Aulisi, J. Gibson, P. J., Herlihy, Reynolds, Aulisi and Gabrielli, JJ., concur in memorandum by Aulisi, J.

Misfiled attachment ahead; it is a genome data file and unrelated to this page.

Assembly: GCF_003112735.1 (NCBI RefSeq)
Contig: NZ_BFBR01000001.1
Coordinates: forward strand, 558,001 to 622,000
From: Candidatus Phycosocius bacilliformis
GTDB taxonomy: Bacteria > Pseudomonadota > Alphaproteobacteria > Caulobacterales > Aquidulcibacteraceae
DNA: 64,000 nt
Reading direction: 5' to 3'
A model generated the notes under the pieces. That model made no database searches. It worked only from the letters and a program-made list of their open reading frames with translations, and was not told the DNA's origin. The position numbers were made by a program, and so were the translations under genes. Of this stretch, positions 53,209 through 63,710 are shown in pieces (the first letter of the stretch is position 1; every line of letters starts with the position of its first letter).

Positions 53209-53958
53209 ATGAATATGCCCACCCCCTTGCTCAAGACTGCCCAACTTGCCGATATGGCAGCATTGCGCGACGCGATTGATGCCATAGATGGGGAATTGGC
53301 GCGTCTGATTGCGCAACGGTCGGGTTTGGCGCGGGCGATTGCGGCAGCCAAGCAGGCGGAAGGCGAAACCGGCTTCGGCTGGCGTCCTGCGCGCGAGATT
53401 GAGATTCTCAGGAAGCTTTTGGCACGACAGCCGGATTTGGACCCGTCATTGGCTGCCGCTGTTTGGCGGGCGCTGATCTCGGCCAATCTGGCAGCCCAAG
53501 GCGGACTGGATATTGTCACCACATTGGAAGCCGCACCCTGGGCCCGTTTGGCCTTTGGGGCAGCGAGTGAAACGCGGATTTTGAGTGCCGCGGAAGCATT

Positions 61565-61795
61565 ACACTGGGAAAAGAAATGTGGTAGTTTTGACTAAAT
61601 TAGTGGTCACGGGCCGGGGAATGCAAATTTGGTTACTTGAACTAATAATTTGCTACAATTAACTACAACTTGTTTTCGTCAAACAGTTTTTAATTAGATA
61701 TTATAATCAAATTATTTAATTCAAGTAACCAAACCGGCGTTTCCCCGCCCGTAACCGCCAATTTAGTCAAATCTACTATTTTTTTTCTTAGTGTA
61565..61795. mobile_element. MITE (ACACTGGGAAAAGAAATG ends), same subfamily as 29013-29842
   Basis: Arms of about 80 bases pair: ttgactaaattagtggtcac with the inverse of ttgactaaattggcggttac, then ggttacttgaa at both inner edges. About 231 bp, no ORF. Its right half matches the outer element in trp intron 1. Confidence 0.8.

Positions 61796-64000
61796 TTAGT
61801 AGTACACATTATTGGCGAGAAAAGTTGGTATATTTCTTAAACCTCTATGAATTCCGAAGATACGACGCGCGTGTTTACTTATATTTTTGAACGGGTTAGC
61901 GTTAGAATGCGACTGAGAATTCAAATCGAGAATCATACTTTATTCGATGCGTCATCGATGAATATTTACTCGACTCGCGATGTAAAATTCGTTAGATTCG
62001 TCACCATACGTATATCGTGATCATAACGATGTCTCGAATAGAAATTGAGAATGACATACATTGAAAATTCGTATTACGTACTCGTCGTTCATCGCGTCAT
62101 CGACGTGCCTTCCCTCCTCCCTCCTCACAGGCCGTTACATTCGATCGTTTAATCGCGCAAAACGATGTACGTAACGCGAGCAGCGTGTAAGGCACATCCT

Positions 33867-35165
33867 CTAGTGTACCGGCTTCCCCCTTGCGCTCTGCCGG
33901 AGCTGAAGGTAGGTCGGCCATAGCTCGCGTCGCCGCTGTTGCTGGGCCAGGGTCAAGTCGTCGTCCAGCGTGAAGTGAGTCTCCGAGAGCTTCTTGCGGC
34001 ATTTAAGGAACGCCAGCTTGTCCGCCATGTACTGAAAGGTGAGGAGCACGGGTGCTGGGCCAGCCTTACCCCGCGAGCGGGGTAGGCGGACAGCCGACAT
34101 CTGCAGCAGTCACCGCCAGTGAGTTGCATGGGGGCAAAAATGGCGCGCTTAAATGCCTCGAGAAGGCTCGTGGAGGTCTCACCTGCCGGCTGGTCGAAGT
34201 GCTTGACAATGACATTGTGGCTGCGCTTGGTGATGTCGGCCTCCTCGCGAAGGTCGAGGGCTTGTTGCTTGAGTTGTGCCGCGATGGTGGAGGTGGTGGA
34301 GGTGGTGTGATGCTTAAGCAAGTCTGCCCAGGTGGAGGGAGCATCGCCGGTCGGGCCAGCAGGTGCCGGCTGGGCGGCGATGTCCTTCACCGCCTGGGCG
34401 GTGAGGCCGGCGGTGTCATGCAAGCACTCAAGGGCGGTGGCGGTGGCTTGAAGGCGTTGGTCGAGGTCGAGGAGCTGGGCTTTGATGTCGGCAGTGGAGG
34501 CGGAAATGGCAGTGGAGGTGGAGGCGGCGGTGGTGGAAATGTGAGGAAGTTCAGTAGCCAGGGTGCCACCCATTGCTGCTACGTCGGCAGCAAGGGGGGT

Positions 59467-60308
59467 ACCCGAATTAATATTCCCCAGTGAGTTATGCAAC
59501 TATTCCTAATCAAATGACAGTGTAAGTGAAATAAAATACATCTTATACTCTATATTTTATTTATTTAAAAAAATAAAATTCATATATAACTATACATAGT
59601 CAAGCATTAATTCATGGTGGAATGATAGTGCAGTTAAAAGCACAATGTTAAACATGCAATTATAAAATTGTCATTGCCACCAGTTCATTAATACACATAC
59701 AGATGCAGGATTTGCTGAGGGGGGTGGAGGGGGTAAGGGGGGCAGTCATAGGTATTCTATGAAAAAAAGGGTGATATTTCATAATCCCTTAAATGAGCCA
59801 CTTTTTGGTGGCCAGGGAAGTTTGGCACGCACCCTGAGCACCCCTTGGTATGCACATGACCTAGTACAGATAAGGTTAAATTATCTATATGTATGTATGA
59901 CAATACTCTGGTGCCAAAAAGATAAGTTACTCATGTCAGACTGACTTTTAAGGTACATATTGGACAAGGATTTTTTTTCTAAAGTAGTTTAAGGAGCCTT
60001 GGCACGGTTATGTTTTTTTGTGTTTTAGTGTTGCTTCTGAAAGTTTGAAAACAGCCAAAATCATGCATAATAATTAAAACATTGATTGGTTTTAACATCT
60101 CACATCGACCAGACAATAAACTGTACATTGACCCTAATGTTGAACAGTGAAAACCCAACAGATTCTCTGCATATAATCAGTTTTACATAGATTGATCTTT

Appeal from a decision of the Workmen's Compensation Board, filed July 11, 1967. Decedent was employed by appellant in one of its hospitals on Staten Island. He worked the night shift in the security division in several capacities, including gateman, groundman and clockman. His hours varied somewhat with the particular assignment, but generally his hours were 10:00 p.m. to 6:30 a.m., if he took time for lunch. However, decedent normally would forego his lunch period and worked a straight eight hours. On March 24, 1965, as he left the grounds at about 2:55 a.m., decedent told the gateman he would be back in about 20 minutes. A short time later, he was injured in an automobile accident about two and one-half miles from appellant's hospital. He died from these injuries on April 23, 1965. Awards for disability and death benefits are challenged upon the ground that the board's determination that the accident arose out of and in the course of employment is not supported by substantial evidence. We can not say as a matter of law that the board erred in its decision. There is testimony that the employees were not entitled to a coffee break and that it was necessary to obtain permission to leave the grounds. However, employees were allowed to make purchases of candy and drinks from dispensing machines and this was not considered a work break. Decedent's superior stated that recently there was no coffee on the grounds and that when decedent had requested it, permission was given to leave the premises to get coffee. Although he did not get permission to leave on the night of the accident, his superior testified that he had never failed to give permission to go for coffee and that he would have granted decedent permission on the night in question, if asked. Decedent had previously gone to obtain coffee for himself and fellow employees, including his superior. Others had also gone off the grounds and brought back coffee. The attending physician's report stated that decedent gave a history that the accident took place while "on coffee break". Upon this record, therefore, there is ample evidence from which the board could permissibly find that decedent was on a coffee break, which, although not an everyday occurrence, was an accepted practice known and acquiesced in by appellant and during which time decedent was paid, for which permission to leave the grounds was consistently granted, and an absence of any duration was reported to his supervisor. (See Matter of Markowitz v. Mack Markowitz, Inc., 21 N.Y.2d 856; Matter of Markowitiz v. Mack Markowitz, Inc., 22 A.D.2d 1001; Matter of Bodensky v. Royaltone, Inc., 5 A.D.2d 733; Matter of Caporale v. State Dept. of Taxation & Finance, 2 A.D.2d 91, affd. 2 N.Y.2d 946.)